Passing the Equality Act would help the nation catch up to Wisconsin

On Behalf of | Jun 6, 2019 | Employment Law

Few things make people sit up and notice as they do when a celebrity speaks out. News outlets across Milwaukee and the nation recently paid strict attention when singer Taylor Swift penned a letter to her senator in support of the Equality Act. The measure just passed in the U.S. House of Representatives would amend Title VII by adding sexual orientation and gender identity to the list of prohibited forms of discrimination in the workplace and housing, among other things.

It is not certain that the measure will gain approval in the Senate or that it would be signed into law by the president, but if it does become law, it would be a giant step for the LGBTQ community nationally. However, it should be pointed out that in many ways, the nation would just be catching up to Wisconsin with passage of the Equality Act. Our state banned workplace discrimination based on sexual orientation more than three decades ago.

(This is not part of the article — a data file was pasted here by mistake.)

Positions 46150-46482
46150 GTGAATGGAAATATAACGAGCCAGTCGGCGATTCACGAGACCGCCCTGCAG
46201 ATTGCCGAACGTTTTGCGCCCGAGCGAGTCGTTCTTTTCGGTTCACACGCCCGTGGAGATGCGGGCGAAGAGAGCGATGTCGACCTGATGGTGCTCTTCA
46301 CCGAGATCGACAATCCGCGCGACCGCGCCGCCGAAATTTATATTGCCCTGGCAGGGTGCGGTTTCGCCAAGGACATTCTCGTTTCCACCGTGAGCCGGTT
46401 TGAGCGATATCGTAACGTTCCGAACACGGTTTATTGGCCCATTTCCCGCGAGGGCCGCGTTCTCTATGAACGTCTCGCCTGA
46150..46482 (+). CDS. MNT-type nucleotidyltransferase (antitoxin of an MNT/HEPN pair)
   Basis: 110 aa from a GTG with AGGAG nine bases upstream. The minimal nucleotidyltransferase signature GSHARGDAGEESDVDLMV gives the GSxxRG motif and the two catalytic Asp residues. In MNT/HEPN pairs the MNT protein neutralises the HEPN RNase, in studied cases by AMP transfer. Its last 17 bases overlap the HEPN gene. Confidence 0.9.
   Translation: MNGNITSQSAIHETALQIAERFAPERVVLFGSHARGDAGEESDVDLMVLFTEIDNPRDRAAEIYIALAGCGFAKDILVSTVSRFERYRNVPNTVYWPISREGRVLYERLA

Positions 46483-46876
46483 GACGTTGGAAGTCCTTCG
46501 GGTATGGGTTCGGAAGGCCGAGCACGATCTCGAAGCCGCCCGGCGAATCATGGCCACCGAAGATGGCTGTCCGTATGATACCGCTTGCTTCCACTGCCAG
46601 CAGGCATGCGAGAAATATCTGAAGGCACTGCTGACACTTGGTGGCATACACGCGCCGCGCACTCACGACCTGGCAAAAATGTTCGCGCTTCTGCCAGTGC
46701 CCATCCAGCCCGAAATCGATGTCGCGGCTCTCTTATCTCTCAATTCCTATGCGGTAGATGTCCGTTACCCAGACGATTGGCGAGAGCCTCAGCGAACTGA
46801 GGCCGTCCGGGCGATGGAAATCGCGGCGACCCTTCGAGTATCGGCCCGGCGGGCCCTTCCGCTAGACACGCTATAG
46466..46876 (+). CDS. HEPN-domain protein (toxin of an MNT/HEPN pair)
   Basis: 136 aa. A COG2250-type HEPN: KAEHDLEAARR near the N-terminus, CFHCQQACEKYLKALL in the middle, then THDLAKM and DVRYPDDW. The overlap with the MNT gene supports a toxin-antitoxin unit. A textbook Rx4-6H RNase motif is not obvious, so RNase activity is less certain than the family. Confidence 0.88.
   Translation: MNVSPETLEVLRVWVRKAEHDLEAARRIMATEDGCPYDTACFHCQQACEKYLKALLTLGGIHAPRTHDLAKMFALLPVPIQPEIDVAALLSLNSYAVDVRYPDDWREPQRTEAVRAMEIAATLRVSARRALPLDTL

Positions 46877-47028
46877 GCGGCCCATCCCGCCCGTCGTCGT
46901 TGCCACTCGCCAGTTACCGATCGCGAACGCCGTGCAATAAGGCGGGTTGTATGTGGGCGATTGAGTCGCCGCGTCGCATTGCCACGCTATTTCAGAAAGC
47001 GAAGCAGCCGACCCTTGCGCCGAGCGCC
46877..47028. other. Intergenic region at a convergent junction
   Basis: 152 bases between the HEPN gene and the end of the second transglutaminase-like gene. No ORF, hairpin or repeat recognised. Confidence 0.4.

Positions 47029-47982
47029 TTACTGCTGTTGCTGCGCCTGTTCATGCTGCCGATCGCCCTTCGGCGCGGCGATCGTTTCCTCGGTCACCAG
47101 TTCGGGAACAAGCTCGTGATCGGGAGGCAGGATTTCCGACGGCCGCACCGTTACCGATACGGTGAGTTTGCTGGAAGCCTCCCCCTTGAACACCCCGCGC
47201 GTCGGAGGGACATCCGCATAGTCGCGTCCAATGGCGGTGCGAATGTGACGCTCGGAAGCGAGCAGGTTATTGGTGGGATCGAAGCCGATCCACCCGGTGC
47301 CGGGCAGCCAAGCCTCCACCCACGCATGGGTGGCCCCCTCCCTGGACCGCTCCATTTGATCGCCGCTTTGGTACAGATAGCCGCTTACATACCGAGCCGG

The state’s Department of Workforce Development says on its website that “the Wisconsin Fair Employment Act prohibits employers, employment agencies, labor unions, licensing agencies, and other persons from discriminating against employees, job applicants, or licensing applicants because of their membership in specific protected categories, including sexual orientation.”

The Equality Act includes protections for transgender individuals as well, though Milwaukee is one of several Wisconsin cities that already includes gender-identity rights in employment law. Madison, Appleton and a couple of others do as well.

While the Equality Act would strengthen employment law in most of the U.S., it would not make an enormous practical difference here in Milwaukee. We are already proud to embrace the LGBTQ community as equal citizens with full rights and protections.

The employment law office of Alan C. Olson and Associates is ready to help you protect your rights against unlawful discrimination in the workplace.


FindLaw Network